Aberdeen, The University of.—The founder of this, one of the three universities established in Scotland in Catholic times, was William Elphinstone, who was Bishop of Aberdeen from 1483 to 1514. Early in his episcopate a petition had been sent to Rome in the name of King James IV, but probably framed by Elphinstone himself, representing the ignorance which prevailed in the greater part of his diocese, and in the northern districts of the kingdom generally. The Papal Bull for the erection of Aberdeen University was issued 24 February, 1491 (1495 according to our modern way of reckoning). Bishop Elphinstone had been a professor at Paris and at Orleans for nine years, and it was on the University of Paris, both as to form and organization, and also in its wide scope of general mental training, that the new establishment was modelled by its founder. In 1495 Elphinstone procured a royal charter assigning to academic purposes certain ecclesiastical revenues and conceding to the new university all the privileges enjoyed by the universities of Paris, St. Andrews, and Glasgow. Hector Boece, professor of philosophy at Paris, was appointed first principal of the university, which was established in what is now known as Old Aberdeen, near the ancient Cathedral of St. Machar. In 1593, George Keith, fifth Earl Marshal of Scotland, founded a second university (hence called Marischal College) in the new town of Aberdeen, and granted to it the buildings of the dispossessed Black (Dominican), Grey (Franciscan), and White (Carmelite) Friars as endowment. The two universities were united for a time (from 1640 until after the Restoration), and many schemes for their permanent reunion were promulgated in the 18th century; but it was not until 1859 that their fusion was finally affected, after much local opposition. New professorships and lectureships have been recently founded, and at Marischal College, now the seat of the faculties of science, law, and medicine, a scheme of building extension on a great scale is at present (1905) being carried out. The number of students is about 700, and the number of professors 24.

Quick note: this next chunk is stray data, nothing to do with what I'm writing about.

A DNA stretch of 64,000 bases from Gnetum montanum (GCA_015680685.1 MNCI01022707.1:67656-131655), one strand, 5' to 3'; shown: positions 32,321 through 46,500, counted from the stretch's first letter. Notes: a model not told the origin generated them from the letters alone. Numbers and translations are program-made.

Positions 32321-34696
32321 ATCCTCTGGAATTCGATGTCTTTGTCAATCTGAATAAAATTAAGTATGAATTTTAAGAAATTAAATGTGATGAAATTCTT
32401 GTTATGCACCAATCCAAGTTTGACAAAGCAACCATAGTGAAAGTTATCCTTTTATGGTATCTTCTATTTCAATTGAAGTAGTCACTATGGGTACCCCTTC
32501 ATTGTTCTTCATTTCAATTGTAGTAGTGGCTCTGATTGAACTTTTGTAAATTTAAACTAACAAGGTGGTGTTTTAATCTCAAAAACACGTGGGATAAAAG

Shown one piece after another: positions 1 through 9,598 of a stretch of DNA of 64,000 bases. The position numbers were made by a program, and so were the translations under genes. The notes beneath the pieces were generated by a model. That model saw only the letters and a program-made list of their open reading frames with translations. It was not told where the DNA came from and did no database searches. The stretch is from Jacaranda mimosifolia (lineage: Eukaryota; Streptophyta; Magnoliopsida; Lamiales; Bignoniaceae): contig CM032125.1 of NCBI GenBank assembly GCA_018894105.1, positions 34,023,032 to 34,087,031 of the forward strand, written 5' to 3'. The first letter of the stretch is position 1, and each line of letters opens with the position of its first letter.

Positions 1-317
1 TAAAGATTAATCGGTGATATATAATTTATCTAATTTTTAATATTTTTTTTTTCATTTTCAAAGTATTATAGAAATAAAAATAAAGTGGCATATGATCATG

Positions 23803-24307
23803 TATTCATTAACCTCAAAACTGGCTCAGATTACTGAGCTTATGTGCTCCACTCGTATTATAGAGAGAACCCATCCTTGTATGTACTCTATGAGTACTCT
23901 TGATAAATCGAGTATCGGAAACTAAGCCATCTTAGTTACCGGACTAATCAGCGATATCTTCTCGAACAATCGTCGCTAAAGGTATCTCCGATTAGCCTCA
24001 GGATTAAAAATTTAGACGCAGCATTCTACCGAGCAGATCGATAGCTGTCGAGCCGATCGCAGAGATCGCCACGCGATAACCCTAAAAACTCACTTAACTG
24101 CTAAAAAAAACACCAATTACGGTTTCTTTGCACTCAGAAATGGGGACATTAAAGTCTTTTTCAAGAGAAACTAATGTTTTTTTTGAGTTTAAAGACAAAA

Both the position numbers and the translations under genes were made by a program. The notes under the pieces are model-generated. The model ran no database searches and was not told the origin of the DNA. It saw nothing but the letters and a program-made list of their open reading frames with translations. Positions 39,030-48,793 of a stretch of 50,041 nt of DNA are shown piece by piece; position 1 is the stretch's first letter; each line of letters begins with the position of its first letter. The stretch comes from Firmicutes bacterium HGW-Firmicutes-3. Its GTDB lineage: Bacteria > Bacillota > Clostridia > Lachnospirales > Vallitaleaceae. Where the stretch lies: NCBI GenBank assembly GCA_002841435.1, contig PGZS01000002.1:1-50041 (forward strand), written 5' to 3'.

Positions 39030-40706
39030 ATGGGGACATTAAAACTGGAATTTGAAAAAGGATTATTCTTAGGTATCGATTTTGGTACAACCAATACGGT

Rashdall, History of Universities, (1805) II, 309; Innes, Sketches of Early Scotch History (Edinburgh, 1871), 254.